Starring: Tyler Collins, Lucy-Jane Quinlan, Alison Peebles, Deirdre Murray, Richard Addison, Maryam Hamidi
“My granddad had to move in here. I couldn’t leave him here. He’s my granddad.” (James, Where Do We Go From Here?)
Here’s a disclaimer: I’m friends with writer/director John McPhail, the man behind such lovely short films as Just Say Hi and V For Visa.
Here’s another: I’m one of the 264 people who contributed to the crowdfunding project for Where Do We Go From Here?, his first feature-length film.
And here’s a final one: disclaimers are shite.
You see, I feel the need to tell you the above so that some clever dick doesn’t come across this review, get suspicious and realise I have a connection with the film.
But it’s shite because, friendship and funding aside, I adore this wee film with all my heart.
You probably don’t believe me when I say that. And I get that. It’s understandable.
You’ll probably think I’m exaggerating when I say Where Do We Go From Here? has an opening five-minute sequence that will wrench your heart in a way that only Up has managed to achieve to this date.
You’ll no doubt think I’m fibbing when I tell you every single actor and actress is perfectly cast, not least of all leads Tyler Collins (Alaskan but with a surprisingly perfect Scottish accent ) as James and Lucy-Jane Quinlan (English and with an unsurprisingly perfect English one) as Jen.
You’ll undoubtedly sneer “aye right” as I gush about the heartwarming story in which James – who not only works at a care home but lives there because its elderly residents are his only friends – decides to take control of his life.
You’ll be certain I’m lying when I explain that James’s plan to bust out three of the old folk and, together with his crush Jen (who works at the home as a nurse), head off on a road trip to give them one more thrill, is a thing of beauty.
You’ll disregard my words as nonsense when I say the subsequent adventures they get up to lead to some hilarious moments, including a dangerous rumour at a 75th birthday party and the best use of a Speak & Spell since E.T.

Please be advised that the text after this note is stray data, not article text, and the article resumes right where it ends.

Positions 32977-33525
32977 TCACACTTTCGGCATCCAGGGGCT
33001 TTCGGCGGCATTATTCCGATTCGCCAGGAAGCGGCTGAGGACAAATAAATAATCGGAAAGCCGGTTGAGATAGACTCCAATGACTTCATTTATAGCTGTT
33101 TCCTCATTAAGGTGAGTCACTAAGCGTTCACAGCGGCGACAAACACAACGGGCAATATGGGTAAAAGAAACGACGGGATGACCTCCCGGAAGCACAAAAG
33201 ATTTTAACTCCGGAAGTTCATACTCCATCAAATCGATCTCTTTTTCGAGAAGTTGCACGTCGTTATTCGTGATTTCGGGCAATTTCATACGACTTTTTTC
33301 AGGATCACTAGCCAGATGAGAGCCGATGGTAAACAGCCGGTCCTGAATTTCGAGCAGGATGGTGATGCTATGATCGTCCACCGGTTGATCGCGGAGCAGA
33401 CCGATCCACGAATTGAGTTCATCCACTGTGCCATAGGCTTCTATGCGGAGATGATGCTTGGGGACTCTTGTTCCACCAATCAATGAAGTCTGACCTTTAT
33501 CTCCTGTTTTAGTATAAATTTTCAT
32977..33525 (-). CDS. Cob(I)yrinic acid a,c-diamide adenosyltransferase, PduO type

You’d be forgiven for accusing me of nepotism when I insist John McPhail’s writing is spot on throughout, perfectly nailing the comedic glory that is Scottish patter while also finding just the right tragic words to give our heart a dead arm when we least expect it.
You’ll roll your eyes when I say Quinlan nails the role of Jen, especially early in the film when she’s expected to maintain our interest while still being coldly standoffish. She’s a success.
You’ll be convinced I’m spouting pish when I claim James’s three elderly chums – the compulsive liar Joan (Alison Peebles), the far-from-talkative Malcolm (Richard Addison) and the bloody lovely wee Nancy (Deirdre Murray) – are a delight, each given their own fair share of winning our hearts.
You’ll likely go on Twitter and call me a fraud when I praise Maryam Hamidi, who’s brilliant as the nasty care home manager Miss Thompson. Every time she chews the scenery you can tell she’s thoroughly enjoying every huge bite.
You’ll stroke your chin suspiciously when I declare the soundtrack – most of which was written and performed by lead actor Collins – a thing of beauty and something I really hope manages to find its way onto my iTunes somehow in the future.
You’d be perfectly within your rights to murmur “yer baws” when I say some of the shots of Scotland’s countryside are beautiful, and likely to have anyone seriously considering a trip up north.
And you’ll doubtless accuse me of talking out of my arse when I promise that this film will make you laugh, make you cry and make you crave popping candy.
But here’s the thing: if you do think all this, that’s your problem. If you decide I’m exaggerating when I say that this is one of the most charming, endearing, deflating and uplifting films I’ve seen in years – and certainly one of the best to come out of Scotland – then it’s your loss.
All I know is that as the credits rolled and I saw my name listed as one of those 264 crowdfunding contributors, I couldn’t have been prouder that it was attached to such a beautiful wee piece of work.
Where Do We Go From Here?’s rating earns it a place in the hallowed That Was A Bit Mental Hall Of Fame. Click here to see what else made the grade.
HOW CAN I SEE IT?
Where Do We Go From Here? is currently touring the festival circuit so it might be tricky for you to see it at the moment. Given its success so far though I’m confident it’ll get a distribution deal so when it does I’ll edit this review to let you know.
SHOW ME THE TRAILER:
3 thoughts on “Where Do We Go From Here? (2015) review”
Saw this yesterday at Glasgow’s GFT. Everything the reviewer says is spot on. Want to go see a film that leaves you feeling that the world is a great place to be? Then do what you can to see this!
Hope to God it gets a distribution deal!
Here’s a first, I agree with you Chris. It was a truly wonderful, moving and funny fill. No disrespect to Bill Forsythe ( who is probably not concerned about my respect in the slightest) but he can eat his heart out. Scotland has a new director of class and style with a magic team. It was an honour to pay a part in it, however small.
Saw it at the Glasgow Film Festival and totally agree. Would love to see it again.